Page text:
In terms of making a claim for compensation from your employer for carpal tunnel syndrome, it can be difficult to prove your employer is at fault. Claims for carpal tunnel syndrome are generally looked upon with suspicion by employers.

However, there is growing evidence to prove that the syndrome can be related to work duties and there have been many successful cases against employers.

It is important to begin your claim as soon as you are aware you have developed carpal tunnel syndrome. Always seek the professional advice of a solicitor with experience in work-related injury cases.

Is there a time limit on bringing a claim against my employer for carpal tunnel syndrome?

Yes. There are different time limits within which you must make a claim for accidents at work or personal injury claims. The most common claim in the UK for personal injury is negligence. The time limit for this is three years from the first knowledge of the injury.

In Ireland, the Statute of limitations provides that you have two years from the date you learned that you had suffered a significant injury within which to bring a claim.

What evidence will I need?

You will need to prove negligence due to inappropriate working conditions, lack of protective equipment, insufficient breaks from vibrating machinery, lack of training, or lack of risk assessments. You will also need medical reports.

It is a good idea to consult a solicitor as soon as possible and seek their advice before making any claim.

If I am awarded compensation, what will the payout include?

If the claim against your employer is successful, compensation can include amounts for:

  • Any medical treatment
  • Pain and suffering
  • Loss of amenity
  • Loss of current and future earnings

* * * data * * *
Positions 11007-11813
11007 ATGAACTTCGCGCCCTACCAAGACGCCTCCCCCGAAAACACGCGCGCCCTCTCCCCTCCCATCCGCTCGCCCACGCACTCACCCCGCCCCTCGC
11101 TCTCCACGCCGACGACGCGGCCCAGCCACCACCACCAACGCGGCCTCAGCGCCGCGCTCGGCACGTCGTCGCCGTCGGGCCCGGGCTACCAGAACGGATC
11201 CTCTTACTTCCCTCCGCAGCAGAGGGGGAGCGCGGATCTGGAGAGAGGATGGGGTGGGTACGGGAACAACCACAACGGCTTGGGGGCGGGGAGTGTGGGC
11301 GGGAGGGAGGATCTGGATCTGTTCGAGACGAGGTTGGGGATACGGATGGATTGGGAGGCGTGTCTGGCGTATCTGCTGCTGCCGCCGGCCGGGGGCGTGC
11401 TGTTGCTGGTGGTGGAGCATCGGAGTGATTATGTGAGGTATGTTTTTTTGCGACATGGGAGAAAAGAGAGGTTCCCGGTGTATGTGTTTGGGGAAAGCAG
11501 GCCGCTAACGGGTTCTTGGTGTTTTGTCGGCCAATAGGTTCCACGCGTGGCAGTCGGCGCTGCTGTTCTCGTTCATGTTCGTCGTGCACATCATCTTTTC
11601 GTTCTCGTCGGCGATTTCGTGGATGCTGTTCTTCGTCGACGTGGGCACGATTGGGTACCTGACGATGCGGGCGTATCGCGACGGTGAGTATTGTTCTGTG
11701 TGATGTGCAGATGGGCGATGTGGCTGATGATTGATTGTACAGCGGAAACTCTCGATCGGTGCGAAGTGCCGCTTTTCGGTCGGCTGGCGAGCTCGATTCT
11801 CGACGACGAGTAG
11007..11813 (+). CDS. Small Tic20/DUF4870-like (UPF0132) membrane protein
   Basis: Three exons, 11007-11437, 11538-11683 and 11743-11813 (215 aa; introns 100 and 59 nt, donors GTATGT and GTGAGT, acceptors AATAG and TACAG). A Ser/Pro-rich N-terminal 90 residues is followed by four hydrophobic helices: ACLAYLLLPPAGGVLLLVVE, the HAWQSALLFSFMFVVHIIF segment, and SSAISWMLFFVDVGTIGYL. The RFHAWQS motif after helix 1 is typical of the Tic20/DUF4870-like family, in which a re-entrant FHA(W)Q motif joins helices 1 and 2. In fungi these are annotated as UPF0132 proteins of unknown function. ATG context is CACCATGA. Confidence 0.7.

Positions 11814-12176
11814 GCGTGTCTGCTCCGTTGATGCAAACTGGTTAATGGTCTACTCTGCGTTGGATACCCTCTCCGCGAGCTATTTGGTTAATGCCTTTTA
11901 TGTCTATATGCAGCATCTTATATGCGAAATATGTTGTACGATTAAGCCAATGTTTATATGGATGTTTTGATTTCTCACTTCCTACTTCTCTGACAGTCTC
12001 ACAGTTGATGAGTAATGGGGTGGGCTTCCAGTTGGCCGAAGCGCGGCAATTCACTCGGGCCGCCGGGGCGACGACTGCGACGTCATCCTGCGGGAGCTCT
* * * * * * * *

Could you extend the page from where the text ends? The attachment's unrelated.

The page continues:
• Expenses related to on-going care

Compensation varies depending on the severity of the injury and whether or not there are any long-term effects.

What treatment is available for carpal tunnel syndrome?

If the condition is diagnosed early, treatments include:

  • Wrist splints
  • Nonsteroidal anti-inflammatory drugs (NSAIDs)
  • Corticosteroids

If symptoms are severe or don’t respond to the treatments above, surgery may be appropriate. Surgery can be open or by endoscopy. The operation involves cutting the ligament to free the nerve.

Is there anything else I can do to make my symptoms better?

There are a few lifestyle changes you can make which may help to reduce symptoms. These are:

  • REST – take regular short breaks from repetitive activities
  • Applying cool packs
  • Lose weight if you are overweight
  • Try exercises that rotate your wrists and stretch your palms and fingertips
  • Avoid sleeping on your hands
  • Wear a wrist splint at night
  • Follow an anti-inflammatory diet

Alternative therapies you can try that may improve symptoms include acupuncture, laser therapy, ultrasound therapy and chiropractic. See here for more information on work-related upper limb disorders.